When the dog days of summer deliver hot temperatures and high humidity, the American Red Cross Rock River Chapter urges residents to take precautions against the heat.
According to the Centers for Disease Control and Prevention, approximately 400 Americans die each year due to summers sweltering heat. Furthermore, the National Weather Service asserts that excessive heat was the No. 1 weather-related killer, causing more fatalities per year than floods, lightning, tornadoes, hurricanes, winter storms and extreme cold from 1994 to 2003.
Everyone is at risk when temperatures rise above 90 degrees, but the elderly and the very young are most susceptible to heat and heat-related illnesses. Heat-related illnesses can cause serious injury and even death if unattended. Signs of heat-related illnesses include nausea, dizziness, flushed or pale skin, heavy sweating and headaches. Victims of heat-related illness should be moved to a cool place, given cool water to drink, and ice packs or cool wet cloths should be applied to the skin. If a victim refuses water, vomits or loses consciousness, call 9-1-1 or your local emergency number immediately.
Our primary goal is to mitigate emergencies by educating the community about how they can protect themselves and their families from heat-related illness, said Brian Kenney, executive director for the Rock River Chapter.
Red Cross heat safety tips:
Dress for the heat. Wear lightweight, light-colored clothing. Light colors will reflect away some of the suns energy. It is also a good idea to wear hats or to use an umbrella.
Drink water. Carry water or juice with you and drink continuously even if you do not feel thirsty. Avoid alcohol and caffeine, which dehydrate the body. Avoid using salt tablets unless directed to do so by a physician.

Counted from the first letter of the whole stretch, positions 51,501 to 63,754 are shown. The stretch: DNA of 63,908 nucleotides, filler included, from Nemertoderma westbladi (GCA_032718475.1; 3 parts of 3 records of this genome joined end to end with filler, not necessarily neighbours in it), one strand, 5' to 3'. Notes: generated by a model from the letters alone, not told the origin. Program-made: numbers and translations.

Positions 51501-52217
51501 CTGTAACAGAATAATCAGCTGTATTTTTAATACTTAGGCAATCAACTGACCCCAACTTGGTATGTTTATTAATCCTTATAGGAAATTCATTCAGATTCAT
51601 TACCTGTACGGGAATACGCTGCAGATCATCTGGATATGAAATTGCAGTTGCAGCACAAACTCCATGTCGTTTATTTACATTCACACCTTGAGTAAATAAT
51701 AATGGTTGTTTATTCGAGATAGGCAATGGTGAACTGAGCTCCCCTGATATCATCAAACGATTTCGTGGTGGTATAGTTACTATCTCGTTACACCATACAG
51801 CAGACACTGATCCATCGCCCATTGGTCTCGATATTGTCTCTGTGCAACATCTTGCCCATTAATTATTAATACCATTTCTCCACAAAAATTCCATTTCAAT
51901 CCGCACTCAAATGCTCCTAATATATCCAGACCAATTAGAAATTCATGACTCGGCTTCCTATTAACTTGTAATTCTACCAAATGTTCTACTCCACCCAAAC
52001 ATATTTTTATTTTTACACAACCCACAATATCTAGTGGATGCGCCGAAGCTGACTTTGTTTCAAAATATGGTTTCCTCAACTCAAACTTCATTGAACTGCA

Eat small meals and eat more often. Avoid high-protein foods, which increase metabolic heat.
Slow down. Avoid strenuous activity. If you must do strenuous activity, do it during the coolest part of the day, which is usually in the morning between 5 and 7 a.m.
Stay indoors when possible. If air-conditioning is not available, stay on the lowest floor out of the sunshine. Remember that electric fans do not cool, they simply circulate the air.
Be a good neighbor. During heat waves, check in on elderly residents in your neighborhood and those who do not have air conditioning.
Learn Red Cross First Aid and CPR. While the above tips can help prevent emergencies, it is crucial to know what to do if an emergency situation arises, Kenney said.
Know what these heat-related terms mean
Heat cramps: Heat cramps are muscular pains and spasms due to heavy exertion. Although heat cramps are the least severe, they are an early signal that the body is having trouble with the heat.
Heat exhaustion: Heat exhaustion typically occurs when people exercise heavily or work in a hot, humid place where body fluids are lost through heavy sweating. Blood flow to the skin increases, causing blood flow to decrease to the vital organs. This results in a form of mild shock. If not treated, the victim may suffer heat stroke. Signals of heat exhaustion include cool, moist, pale flushed or red skin; heavy sweating; headache; nausea or vomiting; dizziness; and exhaustion. Body temperature will be near normal.